Abstract—Visually some problems which arise in suchmethods such as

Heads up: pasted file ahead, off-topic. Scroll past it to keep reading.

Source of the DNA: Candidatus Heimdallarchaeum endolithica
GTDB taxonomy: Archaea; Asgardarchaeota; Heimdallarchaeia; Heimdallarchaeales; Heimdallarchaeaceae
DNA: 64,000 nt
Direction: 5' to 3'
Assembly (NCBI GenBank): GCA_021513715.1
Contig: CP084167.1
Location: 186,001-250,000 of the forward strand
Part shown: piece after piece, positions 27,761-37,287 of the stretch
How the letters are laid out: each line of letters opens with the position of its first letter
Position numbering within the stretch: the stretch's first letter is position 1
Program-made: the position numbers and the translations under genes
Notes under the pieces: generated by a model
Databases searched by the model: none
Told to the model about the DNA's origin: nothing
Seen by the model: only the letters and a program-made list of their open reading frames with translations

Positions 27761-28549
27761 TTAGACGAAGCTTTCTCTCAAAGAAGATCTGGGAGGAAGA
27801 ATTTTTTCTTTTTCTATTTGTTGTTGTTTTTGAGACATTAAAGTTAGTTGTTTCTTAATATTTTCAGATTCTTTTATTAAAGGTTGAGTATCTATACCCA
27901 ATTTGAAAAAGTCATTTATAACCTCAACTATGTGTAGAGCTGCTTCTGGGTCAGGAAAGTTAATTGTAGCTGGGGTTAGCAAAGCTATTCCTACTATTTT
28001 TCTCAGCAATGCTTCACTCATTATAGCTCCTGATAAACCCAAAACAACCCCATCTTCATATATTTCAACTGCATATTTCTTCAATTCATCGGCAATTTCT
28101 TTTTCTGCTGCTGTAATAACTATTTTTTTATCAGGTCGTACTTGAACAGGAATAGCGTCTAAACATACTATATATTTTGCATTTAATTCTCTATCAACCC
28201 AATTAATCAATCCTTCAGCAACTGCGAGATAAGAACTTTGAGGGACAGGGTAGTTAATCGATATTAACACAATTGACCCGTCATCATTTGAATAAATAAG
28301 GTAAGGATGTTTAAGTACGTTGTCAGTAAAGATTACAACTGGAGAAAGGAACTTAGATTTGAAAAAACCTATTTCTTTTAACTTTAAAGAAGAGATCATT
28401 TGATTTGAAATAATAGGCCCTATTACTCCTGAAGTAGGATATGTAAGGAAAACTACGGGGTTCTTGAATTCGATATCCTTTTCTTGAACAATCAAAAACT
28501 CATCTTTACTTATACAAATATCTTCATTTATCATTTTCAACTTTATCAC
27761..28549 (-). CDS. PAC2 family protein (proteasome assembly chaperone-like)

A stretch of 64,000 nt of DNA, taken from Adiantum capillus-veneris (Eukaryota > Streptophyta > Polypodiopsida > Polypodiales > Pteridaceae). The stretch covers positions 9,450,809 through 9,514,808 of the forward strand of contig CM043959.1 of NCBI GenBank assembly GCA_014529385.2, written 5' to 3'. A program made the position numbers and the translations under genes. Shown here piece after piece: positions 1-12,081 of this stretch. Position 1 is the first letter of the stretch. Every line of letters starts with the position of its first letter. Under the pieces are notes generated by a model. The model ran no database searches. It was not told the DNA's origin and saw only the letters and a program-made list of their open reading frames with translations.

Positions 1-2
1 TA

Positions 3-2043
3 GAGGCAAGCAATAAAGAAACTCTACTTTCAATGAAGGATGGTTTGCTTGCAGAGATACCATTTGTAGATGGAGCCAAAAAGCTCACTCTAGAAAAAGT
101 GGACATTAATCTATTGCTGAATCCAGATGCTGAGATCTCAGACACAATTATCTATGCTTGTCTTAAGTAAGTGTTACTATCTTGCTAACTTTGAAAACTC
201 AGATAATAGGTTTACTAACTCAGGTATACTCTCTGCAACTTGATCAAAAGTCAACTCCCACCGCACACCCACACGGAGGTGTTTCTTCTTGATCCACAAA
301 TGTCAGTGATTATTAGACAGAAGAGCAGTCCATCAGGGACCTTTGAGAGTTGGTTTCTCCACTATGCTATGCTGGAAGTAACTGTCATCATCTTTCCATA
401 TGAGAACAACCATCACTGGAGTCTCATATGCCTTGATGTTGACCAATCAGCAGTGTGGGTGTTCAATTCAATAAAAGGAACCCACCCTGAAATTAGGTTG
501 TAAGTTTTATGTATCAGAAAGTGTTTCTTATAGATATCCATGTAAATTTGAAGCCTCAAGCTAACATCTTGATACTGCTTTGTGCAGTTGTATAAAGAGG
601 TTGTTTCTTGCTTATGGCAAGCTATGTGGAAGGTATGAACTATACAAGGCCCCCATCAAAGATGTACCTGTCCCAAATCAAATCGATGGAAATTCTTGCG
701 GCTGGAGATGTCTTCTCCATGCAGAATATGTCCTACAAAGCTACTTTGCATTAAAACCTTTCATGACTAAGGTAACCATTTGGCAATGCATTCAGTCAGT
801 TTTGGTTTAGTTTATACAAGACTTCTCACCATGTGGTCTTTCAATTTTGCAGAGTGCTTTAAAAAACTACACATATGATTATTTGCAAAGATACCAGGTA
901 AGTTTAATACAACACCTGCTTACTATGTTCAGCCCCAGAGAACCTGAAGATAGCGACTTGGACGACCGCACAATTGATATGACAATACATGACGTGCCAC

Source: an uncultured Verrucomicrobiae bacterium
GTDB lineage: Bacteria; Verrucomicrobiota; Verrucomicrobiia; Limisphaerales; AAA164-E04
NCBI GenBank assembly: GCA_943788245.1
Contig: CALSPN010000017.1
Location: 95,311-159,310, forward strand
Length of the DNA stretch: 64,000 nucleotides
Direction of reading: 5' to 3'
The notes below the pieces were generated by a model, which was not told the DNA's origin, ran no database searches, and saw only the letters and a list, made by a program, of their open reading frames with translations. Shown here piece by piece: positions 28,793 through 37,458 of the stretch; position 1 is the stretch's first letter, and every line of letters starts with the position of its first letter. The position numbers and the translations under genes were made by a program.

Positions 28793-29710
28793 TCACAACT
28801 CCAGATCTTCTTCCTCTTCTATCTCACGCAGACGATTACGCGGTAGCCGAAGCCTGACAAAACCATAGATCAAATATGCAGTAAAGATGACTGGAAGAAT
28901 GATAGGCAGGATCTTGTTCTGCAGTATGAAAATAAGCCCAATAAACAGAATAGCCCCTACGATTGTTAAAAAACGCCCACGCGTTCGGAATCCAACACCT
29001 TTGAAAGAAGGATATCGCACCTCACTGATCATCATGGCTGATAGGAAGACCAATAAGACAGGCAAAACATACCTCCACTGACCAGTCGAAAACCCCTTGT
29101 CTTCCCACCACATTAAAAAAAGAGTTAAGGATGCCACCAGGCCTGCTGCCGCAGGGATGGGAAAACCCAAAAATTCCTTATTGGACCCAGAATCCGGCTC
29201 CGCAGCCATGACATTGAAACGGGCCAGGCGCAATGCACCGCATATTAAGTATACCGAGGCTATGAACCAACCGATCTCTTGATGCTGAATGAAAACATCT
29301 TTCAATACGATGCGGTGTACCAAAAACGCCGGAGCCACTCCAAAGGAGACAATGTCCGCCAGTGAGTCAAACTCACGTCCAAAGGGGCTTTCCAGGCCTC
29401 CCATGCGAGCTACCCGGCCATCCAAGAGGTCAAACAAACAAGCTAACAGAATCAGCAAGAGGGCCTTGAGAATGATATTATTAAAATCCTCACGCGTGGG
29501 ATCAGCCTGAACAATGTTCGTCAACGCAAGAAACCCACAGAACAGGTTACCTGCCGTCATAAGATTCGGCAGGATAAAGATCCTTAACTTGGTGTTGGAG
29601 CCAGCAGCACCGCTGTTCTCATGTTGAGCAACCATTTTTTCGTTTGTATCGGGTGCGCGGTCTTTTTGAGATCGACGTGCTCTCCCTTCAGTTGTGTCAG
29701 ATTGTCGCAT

Abstract—Visually impaired and deaf people find itextremely difficult to acquire basic and vitalinformation necessary for their living. Therefore, theyare at a very high risk of being socially excluded as aresult of poor access to information. In recent years,several attempts have been made in improving thecommunication methods for visually impaired peoplehave been developed which involve tactile sensationsuch as finger Braille, manual alphabets and the printon palm method and several other electronic devices.But, there are some problems which arise in suchmethods such as lack of privacy and lack ofcompatibility to computer environment. As people age,many of them are forced to stop reading Braillebecause of losing the sensation in their fingertips, acommon effect of diabetes and other diseases. Thispaper describes a low-cost Braille hand glove for blindand deaf people using slot sensors and vibrationmotors with the help of which they can read and writeemails, text messages and read e-books. This gloveallows the person to type characters based on differentBraille combination using six slot sensors. Thevibration in six different positions of the glove whichmatches to the Braille code allows them to readcharacters.Keywords—Braille, Braille Glove, Slot sensors,Vibration motorsI. INTRODUCTIONBraille is a series of raised dots that can be readwith the fingers by people who are visually impaired ordeaf and blind. About 37 million people across the globeare visually impaired. They have to rely on conventionaland orthodox methods1of obtaininginformation but these methods are tedious, slow andinefficient and are not suitable for the computerenvironment. Emails, text messages, internet blogs, ebooksetc. have become an integral part of our life and thevisually impaired unfortunately are deprived of suchfacilities. This is a small attempt by us to try to solve theirproblems by opening up the digital world to them. Braillehas come under attack in recent years due to the followingmain reasons? Most of the Braille equipments are mechanical? Computer Braille related software and hardwareequipments are less in use? There has hardly been any device for educationalpurpose and routine communication.2To obtain information necessary to carry out normal dayto-day activities, this low cost real-time communicationBraille Glove is one device which can immensely benefitthe visually impaired people, who work in the computerenvironment. This concept will goa long way in helpingthem learn on an equal footing with their sightedcounterparts. The main problem with Braille labels is thatproportion of blind people who can read Braille is verylow. Thus, to the vast majority of people for whom theadaptation is intended it is quite useless.3In a paper, to bridge the gap between the blindpeople and the technological advancement in thetelecommunication field they decided to design a SMSsystems for the blind by interfacing Braille pad with thecell phone so that the visually impaired person can havethe access to the SMS system. However, this system is abit bulky and handy. As it reads the SMS character bycharacter, so it is a slow process. The user is also unableto access any digital data.4In this paper, we describe a low-cost Braille Glovewhich is made up of six vibration motors which areplaced on the five fingers and on the palm. If a personwants to read a character from the PC, then the charactercorresponds to a Braille code which is matched to the sixvibration motors on the Braille Hand glove. Hence thevibration motors corresponding to the Braille code of thatparticular character vibrates and the character is readefficiently by the reader. It has a unique feature of typingmessages through hand gestures of all the Braille codes.Hence different hand gestures correspond to differentBraille codes. Therefore this paper focus has been onvibration in six different positions in the right hand whichmatched the Braille codes.II. MATCHING OF BRAILLE GLOVE &BRAILLE CELLA braille cell is a rectangular cell consisting of six dotsarranged in the form of a 3×2 matrix. These six dots allowsixty-four different patterns of dot arrangement.5Therefore, these dots arrangements can be used torepresent sixty-four different characters. The hand glovecomprises of six slot sensors, five which are placed on thefingers and one placed on the wrist and six vibrationmotors. Fig. 1 below shows the one to one correspondencebetween the Braille cell and the hand glove.Fig. 1 Standard Braille Cell 6Fig. 2 shows the standard Braille chart which we have usethe conversion of Braille to text. This is the basic Grade 1Braille, which we have used here. This chart has all thealphabets both in the uppercase and lowercase, it hasnumbers ranging from zero to nine, comma and full stop. Aspace between characters is represented by no dotes on theBraille cell. Correspondingly on the hand glove it is sensedby vibration of none of the motors. To avoid inconvenience&confusion between the timing of the character and a spacea time delay of five seconds is kept between twoconsecutive characters and the character is available forsensing for ten seconds. These time delays can be alteredaccording to the requirement of the user.Figure 2 is a chart that has all the alphabets both in theuppercase and lowercase, it has numbers ranging from zeroto nine, comma and full stop. A space between characters isrepresented by no dotes on the Braille cell.Suppose, the user wants to write the alphabet ‘E’, he willmove his thumb and little finger which represent the 1st andthe 5thdots of the Braille cell. Similarly for ‘X’, he willmove his thumb, middle finger, ring finger and wristrepresenting 1st and 4th dots and so on.While reading the text, if the user encounters alphabet ‘T’,he will sense motion in his four fingers which represent the2,3,4,5 positions on the Braille cell.Thus on knowing the Braille chart, the user can very easilywrite or read text using the glove.Fig. 2 Standard Braille Chart6III. PROPOSED SYSTEMA. Module for reading textFig. 3 Block Diagram for the module of Reading TextThe first module is for receiving or reading online textfrom the PC. In the module shown in Figure 3 the emailsand online text is sent to the Graphical UserInterface (GUI) on the PC. The American StandardCode for Information Interchange (ASCII) value of thecharacter to be read is sent wirelessly from the PC tothe Micro-controller using the wireless CC 2500 RadioFrequency (RF) Trans receiver module. The AmericanStandard Code for Information Interchange (ASCII)value of the character sent from the PC is converted tothe corresponding Braille code using a conversionalgorithm. This conversion program is written in anEmbedded C language and it is recorded in microcontroller of the Braille Glove.E-MAILS, TEXTMESSAGES,BLOGS,E-BLOGSGUI ON PCCC 2500TRANSRECEIVERMODULEASCII TO BRAILLECONVERSIONALGORITHMMICROCONTROLLERVIBRATIONMOTORDRIVER ICVIBRATIONMOTORS HAND-GLOVEB. Module for writing textThe block diagram shown in figure 4 is of the secondmodule of the proposed system is meant for writing onlinetext and replying to emails. This is accomplished by usingthe low-cost slot sensors for typing characters.INPUTTEXT ON PCFig..4 Block Diagram for the module of Reading TextA mechanism is developed for the slot sensors such thatwhen a finger is bent the slot sensor which is placed on thefinger gets activated and produces an output high which isapproximately 5 Volts. When the finger is in the relaxedstate the sensor produces an output low which is 0 Volts.IV. IMPLEMENTATION OF THEPROPOSED SYSTEMA. Hardware Implementation1. Braille Hardware Algorithm:The Hardware algorithm used in the hand glove isbased on the retrieval value of English letter from the usertyped in the software tool. The ASCII value is applied to 89procedures and it activates the corresponding vibrationmotors as follows:a) Store the mode of vibration (serial / parallel), defaultmode is serial mode.b) Read the input values one by one and convert it into thecorresponding ASCII value up to the NULL (enter key)value.c) Converted ASCII value is applied to 89 procedures asperthe following condition:(a) If the Input value is between ‘a’ to ‘z’ (ASCII Value97to 122) then the corresponding ASCII procedure number isactivated and vibrates the hand glove.(b) If the Input value is in special symbol list (ASCII Value33 -47, 58-64 and 123-126) then the corresponding ASCIIprocedure number is activated and vibrates the hand glove.(c) If the Input value is between ‘A’ to ‘Z’ (ASCII Value65to 90) then procedure number 44 and corresponding ASCIIprocedure number is activated and vibrates the hand glove.(Capital letters are initiated by a placing a dot in the 6thposition of the Braille cell so procedure number 44 vibratesthe 6thposition of the hand glove).(d) If the Input value is between ‘0’to ‘9’ (ASCII Value48 to57) then procedure number 35 and corresponding ASCIIprocedure number is activated and vibrates the hand glove.(Numbers are initiated by placing a dot in the 3, 4, 5 and 6thposition of the Braille cell so procedure number 35 vibratesthe 3, 4,5 and 6th position of the hand glove)(e) If the Input value is blank (ASCII value 32) thencorresponding ASCII procedure number is activated andvibrates the hand glove.d) Repeat step 3 until all the characters of input values arematched with ASCII procedure numbers.Each of 89 ASCII procedure numbers is linked with sixdigitbinary numbers in an array. The presence of1’s in asix-digit binary value is nothing but rising position of theBraille symbol. So, the presence of 1’sin a six-digit binaryvalue activates the corresponding vibration motors in theglove. The electronic circuitry of the hand glove comprisesof the following components and modules:1. Slot Sensors:The slot sensor used here is MOC7811. It performs Non-Contact Object Sensing. This is normally used as a positionsensor switch (limit switch) or as Position Encoder sensorsused to find the position of the wheel.2. Vibration Motors:One of the main components is the vibration motorplaced on the Glove. The amount of vibration producedis fairly proportional to the applied voltage. Thesemotors are fixed on a coin for better mounting on thehand glove and are placed on each of the fingers andthe palm. The nominal voltage for these motors is about3 V. The normal operating voltage for these motors isabout 2.0~3.5 V and the rated current is about 85 mA.3. Motor Driver IC:We have made use of DRV777 motor driver IC to drive thesix vibration motors. The vibration motors have a very lowoperating voltage a proper circuitry has to be designed todrive these motors without causing any damage to them. Itis a 16 pin Surface mount device (SMD) package which hasseven input and seven output pins. Since the motors aredriven by the output of the microcontroller voltage has tobe converted to a level suitable for driving the motors.4. Comparator IC:The slot sensors used here give an analog output. Sincethe slot sensors are to be interfaced to themicrocontroller the output of the slot sensors isdigitized by using comparator IC LM324. The outputvoltage of the slot sensor is compared with the fixedreference voltage which can be varied using a voltagedivider circuit with a 100k ohm variable resistor.Therefore, the output of the IC is either logic high orSLOTSENSORSON HANDGLOVECOMPARATORS/VOLTAGEDIVIDERMICROCONTROLLERBRAILLE TOASCIICONVERSIONALGORITHMCC 2500TRANSRECEIVERMODULEGUIONPClogic low. The schematic of comparator circuit shownin figure 5 was designed using Eagle software.Fig. 5 Schematic of Comparator IC5. AVR Microcontroller Development Board:The AVR development board includes the followingfeatures.1. Atmel’s ATmega8 Microcontroller with 8kb flashmemory working at 16MIPS.2. On-board LCD interface (it can also be used forany other general purpose application).3. On-board Motor Driver for connecting 4 DCmotors or 2Stepper motors.4. On-board servo interface.5. PC interface through Universal AsynchronousReceiver Transmitter (UART).6. 21 general purpose Input/output pins.The microcontroller development board is theprocessing unit of the proposed design. All theconversion algorithms for the system are stored in themicrocontroller. This forms the control unit of thesystem. The slot sensors and the vibration motors haveto be interfaced to this development board.6. CC 2500Trans Receiver (Radio Frequency Module):The CC 2500 Trans receiver module is used fortransmitting data wirelessly from the PC to the hand gloveand vice versa. This wireless module has a range of up to100 meters. This makes the hand glove portable,comfortable to use and eliminates the use of unnecessarywires and cables for interfacing the hand glove to the PC.This module transmits characters in the form of itsAmerican Standard Code for Information Interchange(ASCII) values.7. Power supply:It is used in the circuit is a 9V DC battery. Themicrocontroller development board requires an operatingvoltage of 3.3 Volts and other electronic circuits involvingdifferent ICs like the comparator IC and the motor driverIC require a voltage of about 5 Volts. Therefore, we havedesigned voltage regulator circuits using some passivecomponents and special voltage regulator ICs.Fig. 6 shows the circuit diagram of a 5 Volt voltageregulator circuit. The IC used here is the LM7805 5 Volts, 3pin voltage regulator. This is a low power, low cost IC.Fig. 6 Schematic of 5 Volt voltage regulatorFig. 7 shows the circuit diagram of a 3.3 Volt voltageregulator circuit. This circuit comprises of capacitors and aspecial IC TLV1117 by Texas Instruments. This IC is anadjustable positive low-dropout voltage regulator capable ofproducing different output voltage levels, but we have usedthis for generating 3.3 Volts.Fig. 7 Schematic of 3.3 Volt voltage regulator1. Software ImplementationBraille software algorithm:When English text is translated to Braille code,the steps are as follows:a) Read the input value up to the enter key.b) Separate the words on the basis of blank space.c) Break the word into single letter.d) Access the Braille database based on the following majorcondition:? If the input value is between ‘a’ to ‘z’, then it printsthe corresponding small letter Braille Symbol fromthe Braille Database.? If the input value is between ‘A’ to ‘Z’ then itprints the corresponding Capital letter Braillesymbol from the Braille Database. (Capital lettersare indicated by placing a dot in the 6th position ofthe Braille cell followed by lowercase Braillesymbol of the same letter.)? If the input value is between ‘0’ to ‘9’ then it printsthe Braille Numbers from the Braille Database.(Braille numbers are constructed using the first tenletters of the alphabet “a” through “j” and a specialnumber sign (#) i.e., dots 3, 4, 5 and 6 in front ofthe each value.)? If the input value is in special symbol list ([email protected]#$%^&*()_+:”;’<>? ; /, . Etc) then it prints thecorresponding Braille symbol from the BrailleDatabase.? Repeat the step 4 until all the characters of theinput values are matched with database.If a character does not match in Braille Database thenappropriate error message is generated. By following theabove mentioned steps, we will be able to convert English toBraille code successfully.The Integrated Development Environment (IDE) used forthe proposed system is AVR Studio for compiling andrunning the code on the ATmega8 development board. Theconversion code for converting Braille to text and vice versais written in Embedded C.The boot loader flashing tool used for burning the code onthe development board is HID boot flash7. The RF modulecan transmit the text data in the form of its AmericanStandard Code for Information Interchange (ASCII) valuesto and fro in the Microcontroller using the GUI created inPython. This terminal displays the text to be read/writtenusing the Hand Glove. This Terminal is linked withGraphical User Interface which enables the user to link thetext read/written to the internet.The Graphical User Interface (GUI) will be coded inPYTHON Language. The ’email’;’smtplib’ & ‘imaplib’modules in Python are used for sending and receiving mailson the computer. Atmel Studio 7 is the integrateddevelopment platform (IDP) for developing and debuggingAtmel AVR microcontroller (MCU) applications. Studio 7supports all AVR and Atmel SMART MCUs. The AtmelStudio 7 IDP gives you a seamless and easy-to-useenvironment to write, build and debug your applicationswritten in Embedded C and assembly code. It also connectsseamlessly to Atmel debuggers and development kits.Results of the GUI:1 Login page for user authentication2 Mode Selection for Read and Write3 Selection of Write Mode for sending E-mails4 Test Mail5 Mail sent successfully6 Mail received successfullyV. CONCLUSIONThe Braille Hand Glove can be successfully usedto receive as well as transmit text data from the PC tothe glove and vice versa based on the different standardBraille combination. In this project we have used Grade1 Braille conversion chart. The efficiency of the glovecan further be improved by using the Grade 2 Brailleconversion chart, in which we transmit and receive anentire word for a particular Braille pattern and henceincrease the speed of receiving and transmitting textwith very good efficiency. This Braille Hand glove canalso be used by blind people for other applications likeopening web pages and reading E-books independentlywith the help of Graphical User Interface (GUI) fromMATLAB and other Integrated DevelopmentEnvironment (IDE) like Code Composer Studio.VI. REFERENCES1 J. G. LmvILL, J.C Bliss, “A Direct Translation ReadingAid for the Blind,” Proceedings of the IEEE, January1966.2 Kenneth R. Ingham “Spelled Speech as an Output forComputers and Reading Machines for the Blind,” IEEEtransactions on human factors in electronics, vol. hfe-8,no. 3, September 1967.3 Prasaanth.N, Parish Vyas, Rahul Tolani, Sandhya Pati,”Advanced aid for Visually Impaired for reading textonline,” International Journal of Engineering andAdvanced Technology (IJEAT) ISSN: 2249 –8958,Volume-2, Issue-2, December 2012.4 Raj S. Mamarde, Rasika A. Lodhi, Rahul D.Bhor,”Communicationsystem for Deaf blind people,”International Journal of Engineering Research &Technology (IJERT), ISSN: 2278-0181, Vol. 2 Issue4,April – 2013.5 D.Sreenivasan, Dr. S. Poonguzhali, “An Electronic Aidfor Visually Impaired in Reading Printed Text,”International Journal of Scientific &EngineeringResearch, Volume 4, Issue 5, May-2013.6 M Rajasenathipathi, M.Arthanari, M.Sivakumar,”AnElectronic design of a LOW COST BRAILLEHANDGLOVE”, Article Published in InternationalJournal of Advanced Computer Science andApplications(IJACSA), Volume 1 Issue 3, 2010.7 P. A. Fortier, “A Computer Aid for the VisualHandicapped: Braille Production at the University ofManitoba”, Proceedings of the First InternationalConference on Computers and Applications. IEEEComputer Society Press, Silver Spring, Maryland,1984, pp.208–214.